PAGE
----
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Building ecological justice in organisations

  • 16 February 2018


Over dinner Banjo, my 12 year old, asked the family whether technology was the cause of or the solution to our current ecological crisis. We chatted about how technology is used and where the power to decide its application emerges from.

He pondered whether we could return to a world where we weren't so reliant on technology. That wasn't possible — unless we switch off the energy for the whole planet. But surely technology will emerge that's not reliant on any energy source? Banjo corrected us: there is always energy. It just depends where it comes from, how it is used and by whom. Someone mentioned Einstein.

In conclusion we agreed the real question is how human cultures organise themselves, relate to the world around them, how they use technology and for what purpose. Basically the ecological crisis is both caused and solved by human cultures.

This dinner chat is replicated in more sophisticated spaces everywhere: parliaments, community groups, the UN, workplaces. Ecological issues invite both a complexity of interconnection but also a simplicity of possible responses. Because we remain only human, and our greatest tool is culture.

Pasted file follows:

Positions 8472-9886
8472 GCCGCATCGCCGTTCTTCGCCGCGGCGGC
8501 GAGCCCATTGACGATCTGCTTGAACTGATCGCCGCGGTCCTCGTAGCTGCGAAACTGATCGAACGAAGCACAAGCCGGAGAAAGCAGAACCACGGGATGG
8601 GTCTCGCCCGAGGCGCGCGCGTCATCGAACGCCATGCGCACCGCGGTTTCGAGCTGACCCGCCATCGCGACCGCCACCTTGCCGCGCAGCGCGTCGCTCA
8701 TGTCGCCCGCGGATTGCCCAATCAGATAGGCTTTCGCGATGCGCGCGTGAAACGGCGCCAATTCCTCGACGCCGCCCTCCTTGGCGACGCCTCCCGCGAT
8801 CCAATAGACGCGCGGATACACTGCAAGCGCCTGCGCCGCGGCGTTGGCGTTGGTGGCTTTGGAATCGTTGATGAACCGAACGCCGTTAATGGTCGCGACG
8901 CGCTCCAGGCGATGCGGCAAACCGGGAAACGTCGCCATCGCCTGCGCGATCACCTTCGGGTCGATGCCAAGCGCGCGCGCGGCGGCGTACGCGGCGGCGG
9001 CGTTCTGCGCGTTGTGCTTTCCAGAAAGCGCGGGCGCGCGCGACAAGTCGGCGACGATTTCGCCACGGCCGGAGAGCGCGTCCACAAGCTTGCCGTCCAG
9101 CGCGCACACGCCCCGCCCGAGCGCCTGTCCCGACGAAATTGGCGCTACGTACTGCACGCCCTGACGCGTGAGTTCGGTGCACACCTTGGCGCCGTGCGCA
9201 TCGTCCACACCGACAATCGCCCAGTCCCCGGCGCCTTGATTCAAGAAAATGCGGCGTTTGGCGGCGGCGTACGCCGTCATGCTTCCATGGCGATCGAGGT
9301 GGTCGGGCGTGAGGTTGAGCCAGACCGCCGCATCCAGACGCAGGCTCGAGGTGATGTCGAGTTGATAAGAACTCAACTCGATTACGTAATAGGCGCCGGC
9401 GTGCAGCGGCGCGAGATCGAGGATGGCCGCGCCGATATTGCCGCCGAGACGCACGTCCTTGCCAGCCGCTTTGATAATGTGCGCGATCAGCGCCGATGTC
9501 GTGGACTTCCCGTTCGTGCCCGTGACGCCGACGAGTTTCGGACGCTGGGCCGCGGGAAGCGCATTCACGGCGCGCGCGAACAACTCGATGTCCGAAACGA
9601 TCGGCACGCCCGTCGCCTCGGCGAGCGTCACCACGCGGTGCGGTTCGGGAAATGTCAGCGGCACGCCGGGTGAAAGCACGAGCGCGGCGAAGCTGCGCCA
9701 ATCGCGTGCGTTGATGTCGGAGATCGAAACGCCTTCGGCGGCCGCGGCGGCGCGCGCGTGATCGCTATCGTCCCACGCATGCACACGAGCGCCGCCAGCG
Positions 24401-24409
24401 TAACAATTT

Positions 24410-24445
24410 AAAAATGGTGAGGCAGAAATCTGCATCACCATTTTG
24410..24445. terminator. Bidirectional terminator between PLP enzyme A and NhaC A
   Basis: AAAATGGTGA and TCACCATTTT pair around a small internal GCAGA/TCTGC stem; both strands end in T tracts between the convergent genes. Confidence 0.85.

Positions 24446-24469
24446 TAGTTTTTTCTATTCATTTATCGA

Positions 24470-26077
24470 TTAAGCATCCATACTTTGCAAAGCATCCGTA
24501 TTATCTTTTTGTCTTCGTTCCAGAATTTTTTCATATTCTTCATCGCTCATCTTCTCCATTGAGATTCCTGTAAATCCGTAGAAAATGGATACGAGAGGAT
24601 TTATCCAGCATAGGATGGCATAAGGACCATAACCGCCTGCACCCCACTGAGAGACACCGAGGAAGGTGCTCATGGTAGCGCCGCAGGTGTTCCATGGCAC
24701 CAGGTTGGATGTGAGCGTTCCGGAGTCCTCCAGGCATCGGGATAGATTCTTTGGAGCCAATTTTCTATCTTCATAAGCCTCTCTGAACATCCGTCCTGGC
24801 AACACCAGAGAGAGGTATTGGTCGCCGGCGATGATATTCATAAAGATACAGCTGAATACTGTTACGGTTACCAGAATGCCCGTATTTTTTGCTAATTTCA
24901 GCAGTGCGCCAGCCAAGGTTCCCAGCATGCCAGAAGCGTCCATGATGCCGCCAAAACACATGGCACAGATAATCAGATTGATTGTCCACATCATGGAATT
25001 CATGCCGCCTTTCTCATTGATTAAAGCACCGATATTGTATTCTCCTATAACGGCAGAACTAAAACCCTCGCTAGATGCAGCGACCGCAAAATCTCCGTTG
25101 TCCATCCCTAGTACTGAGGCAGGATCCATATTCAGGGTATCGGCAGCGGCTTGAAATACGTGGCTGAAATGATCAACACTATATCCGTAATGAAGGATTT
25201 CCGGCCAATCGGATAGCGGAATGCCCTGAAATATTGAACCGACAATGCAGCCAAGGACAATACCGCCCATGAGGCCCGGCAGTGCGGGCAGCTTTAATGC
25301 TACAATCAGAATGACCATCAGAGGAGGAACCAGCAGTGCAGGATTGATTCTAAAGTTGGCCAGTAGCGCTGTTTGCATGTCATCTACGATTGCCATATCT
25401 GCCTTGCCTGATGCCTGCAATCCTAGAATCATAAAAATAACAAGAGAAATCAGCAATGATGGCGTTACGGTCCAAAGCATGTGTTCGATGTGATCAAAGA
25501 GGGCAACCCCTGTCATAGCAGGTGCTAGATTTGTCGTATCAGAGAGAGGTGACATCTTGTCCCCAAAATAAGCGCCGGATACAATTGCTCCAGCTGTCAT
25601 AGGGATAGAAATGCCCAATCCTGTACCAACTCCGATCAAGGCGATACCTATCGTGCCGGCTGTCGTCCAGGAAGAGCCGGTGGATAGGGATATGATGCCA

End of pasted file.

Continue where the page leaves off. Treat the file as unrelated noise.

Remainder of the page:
I work as an Ecological Justice Project Officer for Jesuit Social Services in Melbourne. The organisation has been on a journey of introducing ecology into its organisational structure, culture and programs. The CEO Julie Edwards was inspired to introduce ecology into a traditionally social justice focused organisation seven years before Pope Francis' environmental encyclical Laudato Si' was released.

Like all healthy gardens, it has been a slow and insightful journey. When I was employed in early 2017 the process was well underway. It was also highly prescient, as it's increasingly evident we are entering a new paradigm of justice, which includes both social and environmental justice. This emerging lens of ecological justice reflects integral ecology, where everything is connected.

A holistic, culture-sensitive ecological justice has its roots in the feelings, actions and awareness of each person and their relationships: human and otherwise. Organisations, a manifestation of our collective culture, must engage with the ecological challenges and not leave it to the individual, privatised space. 


"In many ways ecology is the vibe: it's the gentle hum of the universe, energy consumption, our family relationships, fruit orchards and deep sea coral."


For us, the journey has been an open-ended, compassionate process. There was space for contemplation and collectively questioning of what ecology means. There was mutual patience with differences and obstacles. Importantly, there emerged a collective solidarity